Boards and Volunteers
The Office of Government Ethics has taken the first step toward allowing federal employees to serve on the boards of nonprofit organizations, potentially ending a 15-year ban that advocacy groups say was misguided.
In a proposed rule, OGE aims to change a regulation that prohibits federal employees from serving in their official capacity on the board of a nonprofit without a waiver from their agency. Such waivers can be difficult to obtain, discouraging employees from accepting positions on everything from scientific panels to neighborhood boards.
An appointment to the board of a nonprofit organization is both an honor and a challenge for someone who has never served as a board member before. Even the best of intentions can turn out badly if the person doesn't understand the role of a director or trustee.
So Michael Batts, partner in an Orlando-based accounting firm that specializes in nonprofit groups, has thrown a lifeline to those serving on such boards with a small book titled "Board Member Orientation: The Concise and Complete Guide to Nonprofit Board Service."
Massachusetts Attorney General Martha Coakley and her allies are stepping up their crackdown on nonprofit health insurers and other public charities that pay their boards of directors, with a fast-tracked budgetary amendment that could ban the controversial practice as soon as July 1.
Coakley already had filed a bill to bar nonprofit director pay, but Sen. Mark Montigny (D-New Bedford) now has attached Coakley’s no-pay measure to the state budget, which could dramatically speed up the process and make it harder to sideline the measure in committee.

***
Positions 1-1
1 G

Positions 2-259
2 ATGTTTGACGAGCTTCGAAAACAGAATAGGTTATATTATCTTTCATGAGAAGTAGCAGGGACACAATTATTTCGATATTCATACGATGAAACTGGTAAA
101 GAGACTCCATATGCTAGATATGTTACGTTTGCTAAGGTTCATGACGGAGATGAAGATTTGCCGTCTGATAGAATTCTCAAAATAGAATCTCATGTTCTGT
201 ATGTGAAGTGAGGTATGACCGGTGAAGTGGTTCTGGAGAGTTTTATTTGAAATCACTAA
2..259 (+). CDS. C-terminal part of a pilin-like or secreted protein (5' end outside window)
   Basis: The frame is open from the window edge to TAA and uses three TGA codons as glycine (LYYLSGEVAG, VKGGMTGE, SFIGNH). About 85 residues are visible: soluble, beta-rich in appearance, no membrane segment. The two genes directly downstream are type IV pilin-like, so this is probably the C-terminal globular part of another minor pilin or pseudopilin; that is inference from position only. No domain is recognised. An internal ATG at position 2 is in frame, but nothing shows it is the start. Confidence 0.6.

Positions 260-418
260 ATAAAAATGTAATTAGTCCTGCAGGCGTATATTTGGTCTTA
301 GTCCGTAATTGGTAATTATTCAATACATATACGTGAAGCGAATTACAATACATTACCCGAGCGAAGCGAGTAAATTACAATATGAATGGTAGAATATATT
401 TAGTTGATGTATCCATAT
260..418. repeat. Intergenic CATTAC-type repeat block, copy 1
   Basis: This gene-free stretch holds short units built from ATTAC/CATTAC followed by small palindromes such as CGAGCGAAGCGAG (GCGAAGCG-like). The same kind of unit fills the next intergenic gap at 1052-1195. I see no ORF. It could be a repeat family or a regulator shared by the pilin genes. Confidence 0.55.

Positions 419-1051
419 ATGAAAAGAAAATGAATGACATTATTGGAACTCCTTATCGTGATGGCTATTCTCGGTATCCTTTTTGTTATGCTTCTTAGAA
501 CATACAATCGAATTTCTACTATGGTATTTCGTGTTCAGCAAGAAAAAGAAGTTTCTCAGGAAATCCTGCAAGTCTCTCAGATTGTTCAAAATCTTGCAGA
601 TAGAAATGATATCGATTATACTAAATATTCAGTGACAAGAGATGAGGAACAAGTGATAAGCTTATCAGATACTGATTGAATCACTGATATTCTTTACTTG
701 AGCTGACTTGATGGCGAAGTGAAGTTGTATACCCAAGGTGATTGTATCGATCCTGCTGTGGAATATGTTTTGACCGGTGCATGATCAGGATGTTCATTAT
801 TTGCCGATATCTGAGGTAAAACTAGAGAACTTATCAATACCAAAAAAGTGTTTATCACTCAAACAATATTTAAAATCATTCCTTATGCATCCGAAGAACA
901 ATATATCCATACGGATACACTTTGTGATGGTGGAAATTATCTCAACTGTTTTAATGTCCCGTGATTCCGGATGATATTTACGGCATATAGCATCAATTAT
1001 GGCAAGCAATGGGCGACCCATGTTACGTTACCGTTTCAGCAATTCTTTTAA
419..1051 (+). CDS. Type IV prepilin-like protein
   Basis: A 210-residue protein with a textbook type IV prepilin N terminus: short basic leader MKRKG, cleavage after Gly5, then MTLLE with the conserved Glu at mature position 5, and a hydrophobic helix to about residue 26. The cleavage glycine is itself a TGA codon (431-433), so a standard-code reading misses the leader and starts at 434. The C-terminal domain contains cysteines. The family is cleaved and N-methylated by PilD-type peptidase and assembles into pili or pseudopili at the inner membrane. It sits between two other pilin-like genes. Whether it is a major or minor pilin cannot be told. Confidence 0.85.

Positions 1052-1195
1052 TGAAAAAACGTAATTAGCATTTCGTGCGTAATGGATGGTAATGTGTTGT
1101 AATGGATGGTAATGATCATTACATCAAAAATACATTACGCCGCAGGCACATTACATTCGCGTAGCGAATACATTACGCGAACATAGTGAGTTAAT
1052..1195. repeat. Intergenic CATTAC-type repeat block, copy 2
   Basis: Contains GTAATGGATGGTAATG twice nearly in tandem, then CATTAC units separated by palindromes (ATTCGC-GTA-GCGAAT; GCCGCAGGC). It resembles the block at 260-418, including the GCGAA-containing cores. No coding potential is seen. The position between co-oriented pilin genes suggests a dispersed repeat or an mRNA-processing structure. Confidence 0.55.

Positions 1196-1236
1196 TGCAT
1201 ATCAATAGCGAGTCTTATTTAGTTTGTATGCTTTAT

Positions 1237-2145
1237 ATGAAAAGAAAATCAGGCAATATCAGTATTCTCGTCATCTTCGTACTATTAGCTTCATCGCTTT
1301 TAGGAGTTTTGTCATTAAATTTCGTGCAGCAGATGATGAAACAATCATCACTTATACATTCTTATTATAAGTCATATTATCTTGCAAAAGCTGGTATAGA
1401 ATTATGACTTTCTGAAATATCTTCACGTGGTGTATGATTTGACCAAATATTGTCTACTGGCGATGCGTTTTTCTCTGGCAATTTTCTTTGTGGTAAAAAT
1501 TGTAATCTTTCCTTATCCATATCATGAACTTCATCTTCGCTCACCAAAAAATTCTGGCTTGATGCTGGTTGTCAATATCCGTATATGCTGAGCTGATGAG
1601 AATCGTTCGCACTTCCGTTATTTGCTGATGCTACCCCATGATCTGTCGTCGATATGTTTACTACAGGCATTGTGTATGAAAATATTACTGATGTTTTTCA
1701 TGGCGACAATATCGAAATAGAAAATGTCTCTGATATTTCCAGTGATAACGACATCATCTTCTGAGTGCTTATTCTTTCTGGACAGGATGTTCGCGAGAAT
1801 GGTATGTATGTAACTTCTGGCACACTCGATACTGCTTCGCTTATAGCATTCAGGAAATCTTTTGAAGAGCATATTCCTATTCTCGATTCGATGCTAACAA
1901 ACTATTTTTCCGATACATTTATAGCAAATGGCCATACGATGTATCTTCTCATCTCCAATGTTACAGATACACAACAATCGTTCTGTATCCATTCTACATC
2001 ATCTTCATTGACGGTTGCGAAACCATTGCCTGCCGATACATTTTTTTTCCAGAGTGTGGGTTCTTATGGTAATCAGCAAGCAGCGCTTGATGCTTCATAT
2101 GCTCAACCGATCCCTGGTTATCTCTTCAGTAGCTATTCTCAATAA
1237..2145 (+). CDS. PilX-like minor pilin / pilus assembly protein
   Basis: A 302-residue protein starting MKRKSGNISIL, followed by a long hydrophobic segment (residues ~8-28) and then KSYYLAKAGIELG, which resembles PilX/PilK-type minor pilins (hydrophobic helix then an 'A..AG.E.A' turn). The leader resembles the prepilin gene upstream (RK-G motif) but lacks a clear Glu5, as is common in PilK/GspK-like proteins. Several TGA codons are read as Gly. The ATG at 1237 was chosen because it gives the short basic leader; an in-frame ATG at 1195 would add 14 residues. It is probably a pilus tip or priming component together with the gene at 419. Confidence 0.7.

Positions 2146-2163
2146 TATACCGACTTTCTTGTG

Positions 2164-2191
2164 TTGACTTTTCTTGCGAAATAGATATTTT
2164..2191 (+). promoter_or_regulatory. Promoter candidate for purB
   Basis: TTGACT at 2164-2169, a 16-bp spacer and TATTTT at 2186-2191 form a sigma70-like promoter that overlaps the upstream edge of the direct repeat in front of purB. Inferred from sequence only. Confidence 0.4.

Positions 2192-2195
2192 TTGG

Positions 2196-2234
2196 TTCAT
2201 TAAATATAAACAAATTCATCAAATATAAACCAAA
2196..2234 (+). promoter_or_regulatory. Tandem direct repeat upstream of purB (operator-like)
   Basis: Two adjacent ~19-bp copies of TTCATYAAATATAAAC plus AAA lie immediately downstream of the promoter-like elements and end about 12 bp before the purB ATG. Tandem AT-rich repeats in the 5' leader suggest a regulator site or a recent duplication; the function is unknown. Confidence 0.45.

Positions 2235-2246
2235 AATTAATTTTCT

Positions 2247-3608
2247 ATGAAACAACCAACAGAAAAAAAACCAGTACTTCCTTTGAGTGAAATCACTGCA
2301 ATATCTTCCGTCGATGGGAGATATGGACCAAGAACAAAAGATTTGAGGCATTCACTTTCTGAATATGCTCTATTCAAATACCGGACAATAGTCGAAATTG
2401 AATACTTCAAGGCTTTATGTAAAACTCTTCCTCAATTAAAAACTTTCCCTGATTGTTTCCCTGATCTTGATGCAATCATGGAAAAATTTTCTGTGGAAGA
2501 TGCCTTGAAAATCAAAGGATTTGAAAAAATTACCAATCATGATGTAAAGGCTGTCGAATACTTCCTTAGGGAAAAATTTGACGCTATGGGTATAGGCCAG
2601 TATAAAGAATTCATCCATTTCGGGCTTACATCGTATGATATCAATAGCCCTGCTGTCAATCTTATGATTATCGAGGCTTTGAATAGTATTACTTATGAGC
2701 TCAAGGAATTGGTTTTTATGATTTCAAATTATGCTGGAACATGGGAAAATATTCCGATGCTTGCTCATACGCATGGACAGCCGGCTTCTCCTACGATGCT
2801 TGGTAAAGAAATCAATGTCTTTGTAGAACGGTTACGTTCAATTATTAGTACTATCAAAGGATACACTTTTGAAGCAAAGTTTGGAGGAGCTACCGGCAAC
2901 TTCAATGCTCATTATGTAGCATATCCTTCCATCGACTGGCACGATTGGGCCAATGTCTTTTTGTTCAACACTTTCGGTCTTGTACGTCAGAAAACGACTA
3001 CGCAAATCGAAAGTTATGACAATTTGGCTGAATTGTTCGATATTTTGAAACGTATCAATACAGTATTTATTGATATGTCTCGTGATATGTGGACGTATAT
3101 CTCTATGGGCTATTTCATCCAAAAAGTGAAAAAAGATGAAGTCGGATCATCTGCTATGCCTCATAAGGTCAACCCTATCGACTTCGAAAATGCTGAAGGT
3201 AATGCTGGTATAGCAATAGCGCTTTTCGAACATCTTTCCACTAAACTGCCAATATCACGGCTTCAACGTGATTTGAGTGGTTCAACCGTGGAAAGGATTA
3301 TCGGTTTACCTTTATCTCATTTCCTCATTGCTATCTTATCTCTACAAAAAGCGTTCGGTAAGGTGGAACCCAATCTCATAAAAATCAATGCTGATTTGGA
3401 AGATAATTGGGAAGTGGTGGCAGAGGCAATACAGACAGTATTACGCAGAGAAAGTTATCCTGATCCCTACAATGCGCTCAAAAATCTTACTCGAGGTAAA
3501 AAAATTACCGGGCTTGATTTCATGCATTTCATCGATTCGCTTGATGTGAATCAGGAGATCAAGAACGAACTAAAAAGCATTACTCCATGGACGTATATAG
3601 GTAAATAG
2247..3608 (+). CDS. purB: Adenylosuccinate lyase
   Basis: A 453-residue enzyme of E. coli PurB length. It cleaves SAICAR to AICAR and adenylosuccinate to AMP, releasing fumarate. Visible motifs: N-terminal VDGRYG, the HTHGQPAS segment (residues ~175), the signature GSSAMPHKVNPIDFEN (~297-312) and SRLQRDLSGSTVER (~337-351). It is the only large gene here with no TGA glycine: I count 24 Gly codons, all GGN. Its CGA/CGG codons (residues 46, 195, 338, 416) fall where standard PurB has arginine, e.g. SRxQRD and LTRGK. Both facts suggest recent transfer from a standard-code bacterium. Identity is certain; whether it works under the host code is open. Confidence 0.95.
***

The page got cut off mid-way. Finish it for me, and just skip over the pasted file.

Members of foundation boards are predominantly white, male and over age 50, and they do not receive compensation for their board work, a new survey says.
Eighty-five percent of board members at over 500 foundations responding to a survey by the Council on Foundations are white, 62 percent are male, and 74 percent are over age 50, with 19 percent age 40 to 49.
At family foundations, 16 percent of board members are under age 40, representing the largest share of board members that age among all foundations, says the survey.
BoardSource, the premier voice in nonprofit governance, released the Nonprofit Governance Index 2010 at the annual BoardSource Leadership Forum in San Francisco.
According to the Index, 71 percent of chief executives believe racial/ethnic diversity on their board has value to their organization's mission, and 55 percent consider it to be a priority of their organization. However, just 28 percent of the chief executives surveyed reported being satisfied with the degree of racial/ethnic diversity on their board.
A recent survey is challenging a commonly held myth by many small to midsize Christian nonprofits. Many think that their boards are the key to their fundraising success, adopting a wishful "If only..." attitude, looking for wealthy individuals to sit on the board and only focus on fundraising. However, new information from a survey conducted by Mission Increase Foundation reveals that board members do not think fundraising is their most important role. And many of the nonprofit staff members agree.
Greater involvement by nonprofit groups in advocacy and lobbying work will require support from organizations' boards of directors, according to nonprofit leaders in a new report.
Participants in a "roundtable" held by the Johns Hopkins Listening Post Project "broadly agreed that they often saw board reluctance to get involved in advocacy," the report said.
Charleston, S.C. (May 4, 2010) – Blackbaud, Inc (Nasdaq: BLKB), the leading global provider of nonprofit software and services, today announced the launch of a new Nonprofit Leadership Circle, a group of employees who serve on nonprofit boards of directors, and several other employee-related philanthropic initiatives. Blackbaud is dedicated to its mission of making the world a better place both as a corporate citizen and as a catalyst for individual employees through a dedicated focus on philanthropy.